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Job crafting, leader autonomy support, and passion for work: Testing a model in Australia and China

Abstract

Building on the dualistic model of passion Vallerand (The psychology of passion: A dualistic model. Oxford University Press, New York, 2015), we examined a hypothesized model whereby harmonious and obsessive passion mediate the relationships of job crafting and leader autonomy support with work engagement and burnout in both Australian and Chinese work samples. Compared with four alternative models, our results supported the hypothesized model as the best fitting model in both samples, showing cross-sample invariance of factor loadings and regression paths. Across both samples, job crafting and leader autonomy support positively predicted harmonious passion, yet exhibited disparate relations with obsessive passion. Both forms of passion positively predicted work engagement, yet only obsessive passion positively predicted burnout. Findings are consistent with the notion that job crafting is an approach that employees use to internalize harmonious and obsessive passions into work identities, which have corresponding and disparate impacts on work engagement and burnout across cultures.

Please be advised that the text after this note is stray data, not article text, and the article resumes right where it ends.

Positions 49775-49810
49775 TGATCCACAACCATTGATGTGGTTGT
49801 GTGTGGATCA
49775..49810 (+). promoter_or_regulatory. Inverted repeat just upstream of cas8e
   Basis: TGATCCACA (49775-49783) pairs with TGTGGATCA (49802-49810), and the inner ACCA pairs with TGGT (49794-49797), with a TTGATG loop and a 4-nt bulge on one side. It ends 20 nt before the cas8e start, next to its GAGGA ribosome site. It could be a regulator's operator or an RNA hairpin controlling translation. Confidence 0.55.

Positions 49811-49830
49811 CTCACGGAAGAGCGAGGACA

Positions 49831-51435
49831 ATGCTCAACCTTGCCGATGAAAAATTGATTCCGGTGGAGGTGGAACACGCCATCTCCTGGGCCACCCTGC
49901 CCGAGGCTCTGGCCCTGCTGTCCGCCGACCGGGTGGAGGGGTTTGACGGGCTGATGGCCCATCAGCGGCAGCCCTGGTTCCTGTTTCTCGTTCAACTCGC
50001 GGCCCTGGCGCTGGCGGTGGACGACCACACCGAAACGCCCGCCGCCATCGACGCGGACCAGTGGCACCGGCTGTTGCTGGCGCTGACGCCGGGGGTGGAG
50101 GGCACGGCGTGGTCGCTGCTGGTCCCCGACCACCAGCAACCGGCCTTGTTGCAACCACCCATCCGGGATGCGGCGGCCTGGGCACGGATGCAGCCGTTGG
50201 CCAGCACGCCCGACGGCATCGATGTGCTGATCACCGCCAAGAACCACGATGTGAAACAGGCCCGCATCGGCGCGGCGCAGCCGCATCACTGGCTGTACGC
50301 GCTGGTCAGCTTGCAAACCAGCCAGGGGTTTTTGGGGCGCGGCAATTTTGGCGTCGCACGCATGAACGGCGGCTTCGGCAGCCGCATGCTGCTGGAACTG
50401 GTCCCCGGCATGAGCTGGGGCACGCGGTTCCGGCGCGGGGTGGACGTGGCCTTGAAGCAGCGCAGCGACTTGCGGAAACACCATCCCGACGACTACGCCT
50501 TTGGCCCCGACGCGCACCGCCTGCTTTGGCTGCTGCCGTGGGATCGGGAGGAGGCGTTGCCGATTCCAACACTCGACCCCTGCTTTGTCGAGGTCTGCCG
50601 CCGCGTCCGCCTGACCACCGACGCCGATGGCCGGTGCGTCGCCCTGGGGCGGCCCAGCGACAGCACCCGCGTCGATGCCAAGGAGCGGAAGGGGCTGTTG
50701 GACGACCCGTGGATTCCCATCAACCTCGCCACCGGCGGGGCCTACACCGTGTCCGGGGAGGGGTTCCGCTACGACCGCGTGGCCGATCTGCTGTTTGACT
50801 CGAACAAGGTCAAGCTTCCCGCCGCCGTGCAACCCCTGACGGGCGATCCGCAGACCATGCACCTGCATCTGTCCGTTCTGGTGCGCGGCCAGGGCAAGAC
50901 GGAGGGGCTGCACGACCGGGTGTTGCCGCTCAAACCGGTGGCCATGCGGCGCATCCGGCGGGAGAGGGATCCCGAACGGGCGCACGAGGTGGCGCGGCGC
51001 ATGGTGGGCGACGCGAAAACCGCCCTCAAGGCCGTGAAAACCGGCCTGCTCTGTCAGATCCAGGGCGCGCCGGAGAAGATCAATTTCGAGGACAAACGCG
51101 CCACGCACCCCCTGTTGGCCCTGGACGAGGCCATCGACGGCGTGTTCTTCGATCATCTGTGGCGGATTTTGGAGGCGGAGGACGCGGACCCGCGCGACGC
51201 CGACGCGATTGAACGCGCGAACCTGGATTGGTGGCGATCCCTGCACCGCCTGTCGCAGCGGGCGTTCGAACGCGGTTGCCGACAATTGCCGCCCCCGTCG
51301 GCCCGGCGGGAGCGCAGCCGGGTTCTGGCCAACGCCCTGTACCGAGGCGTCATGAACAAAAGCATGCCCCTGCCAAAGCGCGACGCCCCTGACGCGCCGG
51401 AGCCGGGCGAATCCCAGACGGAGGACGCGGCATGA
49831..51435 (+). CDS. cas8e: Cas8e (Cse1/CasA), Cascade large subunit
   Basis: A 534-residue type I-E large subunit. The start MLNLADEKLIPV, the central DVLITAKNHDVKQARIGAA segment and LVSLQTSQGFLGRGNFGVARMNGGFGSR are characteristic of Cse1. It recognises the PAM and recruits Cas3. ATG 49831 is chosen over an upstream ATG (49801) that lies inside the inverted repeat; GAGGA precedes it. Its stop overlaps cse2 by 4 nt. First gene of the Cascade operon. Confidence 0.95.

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Funding

This research project was funded by the Positive Psychology Research Fund of Tsinghua University, as well as a Research Development Award from the Melbourne Graduate School of Education, University of Melbourne.

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Correspondence to Gavin R. Slemp.

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Gavin R. Slemp, Yukun Zhao, Hanchao Hou, and Robert J. Vallerand declare that they had no conflict of interest in conducting this research.

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Slemp, G.R., Zhao, Y., Hou, H. et al. Job crafting, leader autonomy support, and passion for work: Testing a model in Australia and China. Motiv Emot 45, 60–74 (2021). https://doi.org/10.1007/s11031-020-09850-6

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Keywords

  • Job crafting
  • Leader autonomy support
  • Dualistic model of passion
  • Work engagement
  • Burnout